Good Beer Hunting

Redwell Brewing Saved from the Brink by New Owners


The Craft Brewing Company Ltd of Norwich, Norfolk, which traded under the name Redwell Brewing, is under new ownership after facing imminent closure. According to a tweeted statement, the company was placed into administration on Monday (Dec. 4). It was then subsequently acquired by a group of local investors led by John Hughes and Warren Thorp, under the name Three Arches Brewing according to a report by local news source the Eastern Daily Press.

Redwell, which was founded in 2013 by Amy Hancock and Patrick Fisher, was well on its way to becoming a nationally recognized brand thanks to its placement in major UK supermarket chains Tesco and Aldi. But it was perhaps even more well known for its very public spats involving its intellectual property.

The first of these occurred shortly after the brewery opened, when drinks giant Red Bull filed a legal challenge on the basis that the name of the brewery was too similar to its own. The dispute was subsequently dropped in August 2013 under the provision that Redwell, which took its name from a Norwich street of the same name, didn’t begin producing its own line of energy drinks.

Redwell made national news again shortly after the release of its Hells Lager in May 2014, when a challenge was raised by London’s Camden Town Brewery, its own flagship beer already bearing the same name. What followed was a bitter public dispute, the majority taking place online between each brewery’s respective fans. When Camden eventually issued Redwell a court order in February 2015, the Norwich brewery attempted, unsuccessfully, to raise its £30,000 ($40,000) legal fees via crowdfunding.

The dispute was eventually settled out of court, with Camden Town—which was subsequently purchased by ZX Ventures, the venture capital arm of Anheuser Busch-InBev—keeping the naming rights and Redwell rebranding its beer under the name Pacific Pilsner.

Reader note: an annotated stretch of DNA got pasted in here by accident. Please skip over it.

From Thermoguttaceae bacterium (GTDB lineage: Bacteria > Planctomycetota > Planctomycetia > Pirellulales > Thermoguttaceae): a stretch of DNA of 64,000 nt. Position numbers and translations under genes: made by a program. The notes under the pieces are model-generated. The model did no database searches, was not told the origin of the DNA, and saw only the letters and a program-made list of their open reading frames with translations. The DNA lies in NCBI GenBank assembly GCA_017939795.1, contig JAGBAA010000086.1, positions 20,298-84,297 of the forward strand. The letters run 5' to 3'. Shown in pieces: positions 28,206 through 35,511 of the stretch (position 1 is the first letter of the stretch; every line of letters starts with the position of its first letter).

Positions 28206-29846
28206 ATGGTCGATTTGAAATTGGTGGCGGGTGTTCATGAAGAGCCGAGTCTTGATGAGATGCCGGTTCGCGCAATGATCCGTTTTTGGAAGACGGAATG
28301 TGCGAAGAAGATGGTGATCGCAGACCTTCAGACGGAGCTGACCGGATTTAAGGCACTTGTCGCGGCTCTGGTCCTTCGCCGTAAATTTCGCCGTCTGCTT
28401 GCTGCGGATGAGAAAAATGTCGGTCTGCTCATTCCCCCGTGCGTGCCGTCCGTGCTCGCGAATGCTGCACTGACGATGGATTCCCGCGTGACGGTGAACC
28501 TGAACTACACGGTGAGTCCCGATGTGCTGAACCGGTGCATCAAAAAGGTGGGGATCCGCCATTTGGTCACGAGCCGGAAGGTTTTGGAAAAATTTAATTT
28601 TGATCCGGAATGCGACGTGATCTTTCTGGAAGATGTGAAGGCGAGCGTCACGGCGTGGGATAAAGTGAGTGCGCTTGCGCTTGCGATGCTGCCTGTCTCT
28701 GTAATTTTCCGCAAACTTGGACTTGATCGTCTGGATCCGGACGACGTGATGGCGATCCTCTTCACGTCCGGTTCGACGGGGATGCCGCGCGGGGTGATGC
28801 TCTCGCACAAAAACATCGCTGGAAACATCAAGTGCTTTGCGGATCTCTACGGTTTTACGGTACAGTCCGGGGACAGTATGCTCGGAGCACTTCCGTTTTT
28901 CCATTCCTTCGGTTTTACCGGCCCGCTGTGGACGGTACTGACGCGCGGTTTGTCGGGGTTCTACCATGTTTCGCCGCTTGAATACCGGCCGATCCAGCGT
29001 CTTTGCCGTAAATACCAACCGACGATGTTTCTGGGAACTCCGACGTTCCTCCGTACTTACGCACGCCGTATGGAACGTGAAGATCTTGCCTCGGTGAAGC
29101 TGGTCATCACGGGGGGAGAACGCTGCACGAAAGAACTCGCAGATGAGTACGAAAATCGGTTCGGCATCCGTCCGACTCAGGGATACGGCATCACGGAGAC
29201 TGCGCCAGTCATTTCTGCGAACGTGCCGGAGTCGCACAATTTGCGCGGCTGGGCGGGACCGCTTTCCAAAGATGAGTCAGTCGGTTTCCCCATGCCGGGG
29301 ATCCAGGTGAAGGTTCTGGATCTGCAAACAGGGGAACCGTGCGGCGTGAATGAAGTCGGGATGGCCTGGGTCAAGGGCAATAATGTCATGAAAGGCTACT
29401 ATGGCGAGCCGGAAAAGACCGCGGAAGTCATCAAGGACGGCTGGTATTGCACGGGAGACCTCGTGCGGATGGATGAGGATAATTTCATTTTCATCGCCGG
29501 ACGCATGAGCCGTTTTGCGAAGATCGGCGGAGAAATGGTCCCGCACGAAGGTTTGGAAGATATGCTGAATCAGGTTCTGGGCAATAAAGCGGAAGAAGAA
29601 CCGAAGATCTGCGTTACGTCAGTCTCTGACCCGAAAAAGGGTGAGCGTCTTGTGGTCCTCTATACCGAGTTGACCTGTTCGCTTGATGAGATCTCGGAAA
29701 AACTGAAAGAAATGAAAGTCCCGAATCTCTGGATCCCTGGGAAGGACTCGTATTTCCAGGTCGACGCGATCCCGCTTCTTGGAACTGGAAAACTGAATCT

It’s unknown if these legal disputes were the cause of Redwell’s financial woes but, according to the tweet, the brewery began to suffer from monetary difficulties in 2016. Perhaps somewhat curiously, the new owners registered Three Arches brewing on Nov. 29, just days before Redwell was placed into administration.

Speculation around Redwell’s future came into question in November when an “East Anglian-based award-winning craft brewery” was advertised as being for sale in the classifieds section of the Society for Independent Brewers (SIBA) website. The brewery was seeking offers of a relatively miniscule £30,000 ($40,000) or more. Perhaps unsurprisingly, the ailing business did not attempt to crowdfund the amount this time around.

While perhaps surprising in its own way, the announcement is not likely indicative of a changing tide in the UK's recent brewing boom. Redwell had a reputation within the trade for the seemingly good value of its product and was often seen as a cheaper proposition compared to rival craft brands on both taps and shelves. Ultimately, the brand failed to both break out of its East Anglian homeland and to put its hometown on the modern beer map.

The subsequent administration and purchase of the business certainly demonstrates the challenges for a craft brewery placed in a local market dominated by a very traditional Real Ale scene. But it could also represent an opportunity for other UK craft brands looking to expand into this area, or perhaps even a new local brand to spring forth. Norwich is already home to a successful BrewDog bar, for example.

It remains to be seen if the new owners will continue trading under the Redwell name, but according to former owner Amy Hancock, this seems the most likely outcome.

“The new investors are currently in dialogue with Redwell’s suppliers and local customers,” she writes in an online statement. “With the aim of securing future relationships and building a positive future for the brand in Norwich.”

—Matthew Curtis